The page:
Top Ten Tuesday was created by The Broke and the Bookish in June of 2010 and was moved to That Artsy Reader Girl in January of 2018. It was born of a love of lists, a love of books, and a desire to bring bookish friends together.
This week’s topic is a “Halloween freebie,” so I’ve compiled a list of my top ten favorite classic horror novels.
Why is this so low on the list? Honestly, because I don’t consider it scary in the traditional sense. Sure, Victor’s obsessive behavior and desire to play God is super unsettling, but parallel that with the creature’s innocence and love of humanity and you have a truly complex read. It’s less a horror novel and more a philosophical study of what it means to be human.
You probably already know that I’m not a huge Dracula fan. It breaks my whole “no random cowboys” rule, but I have to admit that Dracula is a character who has withstood the test of time. Also, Mina is an awesome female lead written in a time when female leads were not typically allowed to be awesome.
So, here’s to the original vampire queen. If you haven’t read this one, it’s really short, appropriately creepy, and perfect for a Halloween fright.
7. The Strange Case of Dr. Jekyll and Mr. Hyde
Okay, so this is not really a “horror” novel. It’s actually the first detective story, but it does have some spooky elements. Also, Audible has released a version narrated by Richard Armitage, and it is amazing. It’s a great listen if you have some free time this Halloween season.
6. The Phantom of the Opera
This one is not terribly similar to the musical, which I love, but read on it’s on, it has some pretty spooky elements. Like many books on this list, it’s short, so you can finish it in time to hit some high notes for Halloween.
5. Interview with the Vampire
This is the book that started the new vampire craze for a reason. It’s not really scary, but it is disturbing. Claudia is such a tragic character.
4. Northanger Abbey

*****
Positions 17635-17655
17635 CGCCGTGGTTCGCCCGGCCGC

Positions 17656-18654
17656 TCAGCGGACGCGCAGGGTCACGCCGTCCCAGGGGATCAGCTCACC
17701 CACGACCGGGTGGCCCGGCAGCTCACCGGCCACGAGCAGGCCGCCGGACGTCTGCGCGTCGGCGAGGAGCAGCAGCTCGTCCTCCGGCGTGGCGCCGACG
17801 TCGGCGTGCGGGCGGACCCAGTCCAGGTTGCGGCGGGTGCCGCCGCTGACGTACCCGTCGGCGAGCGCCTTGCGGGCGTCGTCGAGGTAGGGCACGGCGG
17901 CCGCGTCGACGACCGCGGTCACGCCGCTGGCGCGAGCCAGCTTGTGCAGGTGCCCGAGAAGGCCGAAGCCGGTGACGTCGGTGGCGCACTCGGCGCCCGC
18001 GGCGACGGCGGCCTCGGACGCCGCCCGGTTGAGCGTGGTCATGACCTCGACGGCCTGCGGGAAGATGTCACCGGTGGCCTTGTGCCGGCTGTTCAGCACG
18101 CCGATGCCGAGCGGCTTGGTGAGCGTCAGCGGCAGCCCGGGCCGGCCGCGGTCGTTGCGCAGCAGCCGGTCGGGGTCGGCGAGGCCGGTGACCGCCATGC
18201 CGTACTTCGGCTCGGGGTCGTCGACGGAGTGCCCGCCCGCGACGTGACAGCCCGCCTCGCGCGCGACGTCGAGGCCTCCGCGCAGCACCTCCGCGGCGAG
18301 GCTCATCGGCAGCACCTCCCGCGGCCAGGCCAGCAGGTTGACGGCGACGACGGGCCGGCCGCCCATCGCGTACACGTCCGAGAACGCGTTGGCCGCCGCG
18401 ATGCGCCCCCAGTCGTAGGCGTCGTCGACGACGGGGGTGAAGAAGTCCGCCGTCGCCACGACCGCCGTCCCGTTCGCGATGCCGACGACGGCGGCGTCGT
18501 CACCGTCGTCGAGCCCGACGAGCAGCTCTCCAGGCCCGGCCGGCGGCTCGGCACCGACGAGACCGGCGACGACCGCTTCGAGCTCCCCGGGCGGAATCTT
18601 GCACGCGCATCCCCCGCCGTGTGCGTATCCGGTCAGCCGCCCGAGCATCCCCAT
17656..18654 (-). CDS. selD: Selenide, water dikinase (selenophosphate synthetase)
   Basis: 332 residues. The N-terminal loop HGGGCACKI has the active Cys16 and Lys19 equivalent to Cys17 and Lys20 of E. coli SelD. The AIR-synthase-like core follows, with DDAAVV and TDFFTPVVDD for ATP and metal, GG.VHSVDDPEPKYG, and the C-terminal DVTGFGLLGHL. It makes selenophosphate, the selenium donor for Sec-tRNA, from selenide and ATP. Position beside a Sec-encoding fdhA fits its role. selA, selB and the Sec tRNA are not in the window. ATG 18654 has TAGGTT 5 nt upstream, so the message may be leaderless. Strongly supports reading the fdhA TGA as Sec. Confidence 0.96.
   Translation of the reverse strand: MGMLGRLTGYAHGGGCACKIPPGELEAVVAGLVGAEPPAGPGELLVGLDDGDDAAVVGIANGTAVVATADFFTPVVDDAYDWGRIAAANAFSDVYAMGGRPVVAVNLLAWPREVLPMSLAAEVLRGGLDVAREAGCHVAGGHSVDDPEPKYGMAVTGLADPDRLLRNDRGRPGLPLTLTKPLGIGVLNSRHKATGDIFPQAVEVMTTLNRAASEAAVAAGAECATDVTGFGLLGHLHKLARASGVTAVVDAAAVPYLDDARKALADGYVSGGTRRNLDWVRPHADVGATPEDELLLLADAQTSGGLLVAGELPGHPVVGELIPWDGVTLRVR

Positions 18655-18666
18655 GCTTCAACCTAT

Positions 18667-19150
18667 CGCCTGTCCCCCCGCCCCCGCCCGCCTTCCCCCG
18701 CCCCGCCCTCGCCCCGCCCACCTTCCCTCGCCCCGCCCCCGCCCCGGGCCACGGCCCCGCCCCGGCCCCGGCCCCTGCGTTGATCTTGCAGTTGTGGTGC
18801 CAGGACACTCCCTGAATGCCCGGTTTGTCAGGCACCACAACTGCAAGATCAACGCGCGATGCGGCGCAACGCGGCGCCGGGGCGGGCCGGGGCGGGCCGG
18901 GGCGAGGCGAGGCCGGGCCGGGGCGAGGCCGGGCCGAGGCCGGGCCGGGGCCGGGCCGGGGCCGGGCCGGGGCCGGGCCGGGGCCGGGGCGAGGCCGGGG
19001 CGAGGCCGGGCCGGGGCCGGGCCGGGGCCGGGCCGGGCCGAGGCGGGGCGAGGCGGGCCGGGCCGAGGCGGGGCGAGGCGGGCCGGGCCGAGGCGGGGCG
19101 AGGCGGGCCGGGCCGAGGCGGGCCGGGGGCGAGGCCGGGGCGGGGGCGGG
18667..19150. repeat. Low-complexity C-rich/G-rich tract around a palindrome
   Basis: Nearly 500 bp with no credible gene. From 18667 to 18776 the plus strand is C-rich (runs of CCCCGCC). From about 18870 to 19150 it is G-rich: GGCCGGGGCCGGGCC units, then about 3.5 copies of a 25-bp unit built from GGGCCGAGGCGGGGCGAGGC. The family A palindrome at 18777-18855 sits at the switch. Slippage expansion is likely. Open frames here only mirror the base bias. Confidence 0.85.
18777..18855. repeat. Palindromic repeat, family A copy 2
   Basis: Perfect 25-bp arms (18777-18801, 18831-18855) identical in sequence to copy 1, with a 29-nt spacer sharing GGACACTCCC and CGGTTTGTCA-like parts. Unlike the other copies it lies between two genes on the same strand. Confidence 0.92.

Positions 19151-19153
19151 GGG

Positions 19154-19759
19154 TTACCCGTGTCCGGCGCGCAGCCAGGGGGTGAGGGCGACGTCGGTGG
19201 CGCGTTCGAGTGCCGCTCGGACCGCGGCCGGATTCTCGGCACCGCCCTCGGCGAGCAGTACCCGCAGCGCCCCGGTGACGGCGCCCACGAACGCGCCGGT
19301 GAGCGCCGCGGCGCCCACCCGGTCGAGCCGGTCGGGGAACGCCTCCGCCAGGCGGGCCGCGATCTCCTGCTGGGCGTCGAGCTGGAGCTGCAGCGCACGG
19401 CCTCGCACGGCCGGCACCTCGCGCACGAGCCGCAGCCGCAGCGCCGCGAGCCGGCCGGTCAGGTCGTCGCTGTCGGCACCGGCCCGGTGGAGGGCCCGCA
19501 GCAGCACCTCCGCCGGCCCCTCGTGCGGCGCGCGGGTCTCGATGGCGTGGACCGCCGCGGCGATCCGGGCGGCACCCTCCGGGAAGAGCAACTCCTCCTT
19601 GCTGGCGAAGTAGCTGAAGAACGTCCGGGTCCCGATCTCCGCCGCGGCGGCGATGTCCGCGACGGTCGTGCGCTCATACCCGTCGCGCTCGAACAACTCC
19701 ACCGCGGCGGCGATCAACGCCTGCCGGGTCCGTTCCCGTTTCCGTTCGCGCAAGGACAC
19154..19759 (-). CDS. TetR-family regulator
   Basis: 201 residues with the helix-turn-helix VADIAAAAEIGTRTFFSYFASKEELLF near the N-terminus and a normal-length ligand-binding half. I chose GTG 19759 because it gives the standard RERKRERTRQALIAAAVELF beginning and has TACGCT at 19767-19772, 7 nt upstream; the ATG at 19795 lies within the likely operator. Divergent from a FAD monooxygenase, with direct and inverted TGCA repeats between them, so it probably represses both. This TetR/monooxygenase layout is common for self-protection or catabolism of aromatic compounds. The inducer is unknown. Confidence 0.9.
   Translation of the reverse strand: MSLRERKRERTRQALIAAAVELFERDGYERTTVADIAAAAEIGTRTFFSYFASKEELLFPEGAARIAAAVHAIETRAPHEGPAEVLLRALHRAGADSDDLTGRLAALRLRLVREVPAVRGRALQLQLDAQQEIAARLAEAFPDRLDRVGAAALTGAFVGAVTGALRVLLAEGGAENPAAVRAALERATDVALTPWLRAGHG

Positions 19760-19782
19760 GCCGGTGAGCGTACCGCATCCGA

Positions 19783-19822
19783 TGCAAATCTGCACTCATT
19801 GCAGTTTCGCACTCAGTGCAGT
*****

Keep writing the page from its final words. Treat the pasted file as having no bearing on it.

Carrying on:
I know what you’re thinking: “What is Jane Austen doing on a list of horror novels?” You’ve every right to question my decision, but it’s my list and Austen’s satire of popular gothic novels of the time is my absolute favorite of her works. She does create an atmosphere of suspense from the start, but she also delivers the laughs in this one.
If you want to get into the spirit of the season but don’t like being scared, this is the book for you!
3. The Turn of the Screw
Do you realize that there have been TWO absolutely amazing film adaptations of this novel just this year? That’s right one is that movie with the kid from Stranger Things and the other is the fabulous Netflix series, The Haunting of Bly Manor. Okay, I’ve obviously only seen one of the adaptations, but I’ve heard the other is good, too. If you don’t have time for the full series, the novel is short and creepy–and you can convince yourself that the ghosts are all in the protagonist’s head.
2. We Have Always Lived in the Castle
Merricat, said Connie, would you like a cup of tea?
Oh no, said Merricat, you’ll poison me.
Merricat, said Connie, would you like to go to sleep?
Down in the boneyard ten feet deep!
That quote is really all you need to know to understand how creepy this novel is, and the twist is absolutely phenomenal. I had to really war with myself over my number one choice here, and I’m still not sure that We Have Always Lived in the Castle does not belong in first place.
1. The Haunting of Hill House
This is it! This is the winner. It’s a brilliant combination of gothic horror and absolute supernatural terror. If you haven’t read it, pick it up. You won’t be able to put it down until it’s over.
What do you think of my list? Any other books you’d like to recommend?
2 thoughts on “Kayla’s Top Ten Tuesday: Top Classic Horror Stories”
I actually really enjoyed Dracula when I read it! It was the perfect level of creepy for me! And I just purchased a copy of Frankenstein for myself which I hope to read over the next few days as Halloween draws closer!
LikeLiked by 1 person
Frankenstein is a great read for any time of year really. It’s definitely not a light reading, but it’s one of those that makes me feel smarter after having read it. 🙂
LikeLiked by 1 person